When an ill student stumbles into the bathroom at 2 a.m. on a Saturday morning, he might not think about who will clean up his vomit if he misses the toilet.
Vomit is just one of the reminders of weekend life that housekeepers must deal with come Monday morning. While regurgitation is something that creates messes on a weekly basis, more extreme examples of weekend havoc include used condoms in bathroom sinks and feces on a laundry room floor.
"Oh my God?it's a disaster," says one housekeeper of the mess that confronts her each Monday. The employee, who works in a first-year dorm, requested that her identity remain anonymous.
"It usually takes two days to get [the dorm] cleaned up just from the weekend," she says.
Another housekeeper, an employee of five years who also wished to remain anonymous, recounted the wreckage she has faced after weekends in the college house where she works. In addition to puddles of beer and evidence of urine in trash cans, she describes walls that were soiled with smashed cookies and beer.
"It looked like they just threw glass bottles all over the walls," she says.
Some remnants of weekend life cannot just be mopped up or thrown away. According to Associate Director of Facilities Operations Jeff Tuttle, Monday morning is by far the most common time of the week that housekeepers discover damages in residences halls. He says that on a light Monday, five or six damages are reported. However, housekeepers typically discover 10 to 12 damages after the weekend.
Tuttle says that the most common types of damages include holes in walls caused by kicking or punching, broken exit signs and fire extinguishers, and kicked in doors.
If the individuals who cause the destruction cannot be identified, all residents of the hall are billed.
"I try to stress to my floor that it's important that you own up to [the damage]," says Eric Harrison '09, head proctor of Coleman Hall. "It's that whole matter of integrity that the College definitely stresses."
Harrison says that as a proctor he tries to promote responsible alcohol consumption. However, he says the destruction caused by intoxicated students indicates that students are not drinking responsibly.
"The actions they take when they drink that result in things like holes in the wall, puke, trash in the halls...Whether you're drinking or not, that can't be a comfortable living space," Harrison says.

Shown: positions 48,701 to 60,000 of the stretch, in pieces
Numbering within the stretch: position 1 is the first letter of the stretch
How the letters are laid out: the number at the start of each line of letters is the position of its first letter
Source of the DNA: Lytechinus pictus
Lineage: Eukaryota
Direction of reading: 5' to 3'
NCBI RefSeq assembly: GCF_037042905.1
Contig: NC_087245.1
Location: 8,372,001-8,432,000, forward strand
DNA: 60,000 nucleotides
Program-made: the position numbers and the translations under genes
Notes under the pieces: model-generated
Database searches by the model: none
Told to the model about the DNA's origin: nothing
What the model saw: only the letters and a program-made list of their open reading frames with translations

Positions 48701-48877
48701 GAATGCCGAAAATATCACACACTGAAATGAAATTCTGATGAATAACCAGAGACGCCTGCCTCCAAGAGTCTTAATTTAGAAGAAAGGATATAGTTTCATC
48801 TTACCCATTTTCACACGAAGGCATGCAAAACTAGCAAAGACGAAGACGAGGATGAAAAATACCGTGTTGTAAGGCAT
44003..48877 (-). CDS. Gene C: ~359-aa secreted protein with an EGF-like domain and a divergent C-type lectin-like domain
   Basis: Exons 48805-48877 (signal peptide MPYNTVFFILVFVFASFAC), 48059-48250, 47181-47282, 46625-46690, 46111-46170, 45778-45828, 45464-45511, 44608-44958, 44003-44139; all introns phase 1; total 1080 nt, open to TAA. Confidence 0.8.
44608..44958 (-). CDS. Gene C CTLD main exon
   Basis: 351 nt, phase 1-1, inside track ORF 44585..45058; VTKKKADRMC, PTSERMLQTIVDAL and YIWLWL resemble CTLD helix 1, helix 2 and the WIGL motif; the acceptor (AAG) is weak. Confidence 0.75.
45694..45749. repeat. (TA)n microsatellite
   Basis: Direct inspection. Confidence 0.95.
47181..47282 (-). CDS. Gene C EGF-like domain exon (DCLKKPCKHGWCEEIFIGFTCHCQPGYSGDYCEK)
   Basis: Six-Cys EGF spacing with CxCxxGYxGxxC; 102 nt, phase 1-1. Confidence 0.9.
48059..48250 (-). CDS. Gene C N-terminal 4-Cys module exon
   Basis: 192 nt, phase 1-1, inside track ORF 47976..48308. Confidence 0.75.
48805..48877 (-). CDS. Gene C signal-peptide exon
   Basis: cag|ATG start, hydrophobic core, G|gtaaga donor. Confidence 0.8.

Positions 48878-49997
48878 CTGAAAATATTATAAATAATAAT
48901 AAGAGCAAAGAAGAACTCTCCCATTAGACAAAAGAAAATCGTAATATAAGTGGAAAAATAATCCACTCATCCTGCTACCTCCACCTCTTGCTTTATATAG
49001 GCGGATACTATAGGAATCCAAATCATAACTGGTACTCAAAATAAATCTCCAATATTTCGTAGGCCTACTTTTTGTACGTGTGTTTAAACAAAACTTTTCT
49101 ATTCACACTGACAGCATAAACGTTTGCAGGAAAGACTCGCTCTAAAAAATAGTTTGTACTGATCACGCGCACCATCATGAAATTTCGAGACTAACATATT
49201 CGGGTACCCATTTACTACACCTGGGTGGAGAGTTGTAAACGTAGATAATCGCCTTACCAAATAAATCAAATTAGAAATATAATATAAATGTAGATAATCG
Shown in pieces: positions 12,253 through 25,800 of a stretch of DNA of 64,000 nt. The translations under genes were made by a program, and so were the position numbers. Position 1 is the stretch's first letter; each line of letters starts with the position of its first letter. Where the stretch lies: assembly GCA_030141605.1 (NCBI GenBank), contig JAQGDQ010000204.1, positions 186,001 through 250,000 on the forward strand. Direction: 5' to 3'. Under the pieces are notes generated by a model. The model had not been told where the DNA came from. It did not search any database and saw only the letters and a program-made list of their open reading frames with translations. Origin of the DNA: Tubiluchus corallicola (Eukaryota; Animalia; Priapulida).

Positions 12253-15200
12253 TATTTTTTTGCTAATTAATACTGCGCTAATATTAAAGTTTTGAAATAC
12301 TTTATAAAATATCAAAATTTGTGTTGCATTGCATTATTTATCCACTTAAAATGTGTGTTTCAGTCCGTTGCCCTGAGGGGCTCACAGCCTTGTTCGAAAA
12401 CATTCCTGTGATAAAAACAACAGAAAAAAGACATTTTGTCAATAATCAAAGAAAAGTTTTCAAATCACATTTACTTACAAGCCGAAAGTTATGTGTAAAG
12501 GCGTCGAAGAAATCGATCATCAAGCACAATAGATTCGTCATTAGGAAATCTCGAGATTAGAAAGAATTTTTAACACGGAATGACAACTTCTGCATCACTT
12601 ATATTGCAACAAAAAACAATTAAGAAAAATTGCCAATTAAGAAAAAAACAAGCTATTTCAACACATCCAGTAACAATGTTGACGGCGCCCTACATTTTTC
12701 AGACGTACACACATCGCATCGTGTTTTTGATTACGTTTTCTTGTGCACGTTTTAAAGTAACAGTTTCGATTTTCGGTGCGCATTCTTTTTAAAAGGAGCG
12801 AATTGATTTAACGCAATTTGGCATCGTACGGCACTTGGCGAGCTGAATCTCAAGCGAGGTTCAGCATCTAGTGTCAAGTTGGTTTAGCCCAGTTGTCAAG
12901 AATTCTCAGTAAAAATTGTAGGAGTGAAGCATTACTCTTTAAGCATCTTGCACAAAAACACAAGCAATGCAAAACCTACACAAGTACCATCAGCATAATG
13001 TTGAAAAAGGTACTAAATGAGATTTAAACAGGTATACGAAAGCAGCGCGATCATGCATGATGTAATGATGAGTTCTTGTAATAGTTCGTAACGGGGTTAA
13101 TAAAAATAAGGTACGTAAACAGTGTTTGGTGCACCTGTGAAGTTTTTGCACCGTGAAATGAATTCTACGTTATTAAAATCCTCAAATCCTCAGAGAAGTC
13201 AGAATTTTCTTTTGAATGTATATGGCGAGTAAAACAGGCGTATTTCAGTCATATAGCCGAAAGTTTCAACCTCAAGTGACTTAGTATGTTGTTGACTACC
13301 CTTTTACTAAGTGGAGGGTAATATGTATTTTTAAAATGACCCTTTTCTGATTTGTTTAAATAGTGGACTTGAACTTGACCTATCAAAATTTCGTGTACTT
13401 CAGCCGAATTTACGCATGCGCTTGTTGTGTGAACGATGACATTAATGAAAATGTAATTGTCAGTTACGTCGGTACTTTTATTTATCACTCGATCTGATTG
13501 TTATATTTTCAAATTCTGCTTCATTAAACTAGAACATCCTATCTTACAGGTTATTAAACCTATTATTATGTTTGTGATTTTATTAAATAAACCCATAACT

"It's not fair to housekeeping," he adds.
Director of Residential Life Kim Pacelli says that the majority of students clean up after themselves, but there are a few messy students who cause problems.
"There are some students that I'm not sure what we could do to convince them that they need to take personal responsibility," Pacelli says.
"My sense is that it's usually a few students who feel entitled and lazy," she adds.
According to Pacelli, when a dorm falls into slovenly habits, a student will often send an e-mail to the entire building imploring her peers to be more respectful of the housekeeping staff.
Tuttle also acknowledges this sort of action on the part of students.
"They look out for their housekeepers?it's a great thing," Tuttle says.
"A lot of the unpleasant things we deal with are a small percentage," he adds.
Housekeeping Manager Joyce Whittemore echoes this sentiment. She says that the majority of the time, members of the housekeeping staff like their job.
According to Whittemore, alumni returning for reunions sometimes inquire about the housekeepers that used to work in their dorms. Also, when a housekeeper is reassigned to a new building, Whittemore often receives e-mails from upset students.
"A lot of the housekeepers are like dorm parents to them," she says, adding that she knows of one housekeeper who plans to bring Thanksgiving dinner to the students in her building who are not going home for the holiday.
Merry Milne, who works in West Hall, is one housekeeper who has no complaints whatsoever about the students in her building.
"I'm proud of my kids," Milne says.
"Does this look bad?" she asks, motioning to an impeccable hall on Monday morning. "My kids are great, they're fun," she says.
Milne says that the students in West Hall make her job easy.
"I've learned one thing?if you treat the kids with respect, they're good to you."